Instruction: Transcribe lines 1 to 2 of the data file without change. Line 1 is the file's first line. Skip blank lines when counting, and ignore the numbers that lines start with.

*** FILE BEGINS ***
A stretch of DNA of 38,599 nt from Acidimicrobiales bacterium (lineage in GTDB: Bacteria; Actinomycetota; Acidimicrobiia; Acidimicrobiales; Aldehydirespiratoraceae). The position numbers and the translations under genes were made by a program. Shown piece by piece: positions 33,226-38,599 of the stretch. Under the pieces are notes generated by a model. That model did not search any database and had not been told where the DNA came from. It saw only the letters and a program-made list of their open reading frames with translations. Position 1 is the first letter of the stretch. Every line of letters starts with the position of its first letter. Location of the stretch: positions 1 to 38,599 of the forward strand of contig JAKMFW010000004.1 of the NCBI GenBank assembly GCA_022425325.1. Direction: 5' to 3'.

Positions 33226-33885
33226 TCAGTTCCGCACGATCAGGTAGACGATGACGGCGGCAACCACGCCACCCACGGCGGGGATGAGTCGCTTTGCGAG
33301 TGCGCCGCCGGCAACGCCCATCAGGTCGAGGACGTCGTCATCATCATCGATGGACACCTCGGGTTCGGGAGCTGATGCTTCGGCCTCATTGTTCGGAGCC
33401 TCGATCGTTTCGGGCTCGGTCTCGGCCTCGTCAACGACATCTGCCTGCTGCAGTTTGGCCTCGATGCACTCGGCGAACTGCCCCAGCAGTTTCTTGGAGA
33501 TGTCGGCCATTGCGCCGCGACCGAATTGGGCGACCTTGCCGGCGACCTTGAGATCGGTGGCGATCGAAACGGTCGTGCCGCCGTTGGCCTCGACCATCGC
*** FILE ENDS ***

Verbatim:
A stretch of DNA of 38,599 nt from Acidimicrobiales bacterium (lineage in GTDB: Bacteria; Actinomycetota; Acidimicrobiia; Acidimicrobiales; Aldehydirespiratoraceae). The position numbers and the translations under genes were made by a program. Shown piece by piece: positions 33,226-38,599 of the stretch. Under the pieces are notes generated by a model. That model did not search any database and had not been told where the DNA came from. It saw only the letters and a program-made list of their open reading frames with translations. Position 1 is the first letter of the stretch. Every line of letters starts with the position of its first letter. Location of the stretch: positions 1 to 38,599 of the forward strand of contig JAKMFW010000004.1 of the NCBI GenBank assembly GCA_022425325.1. Direction: 5' to 3'.

Positions 33226-33885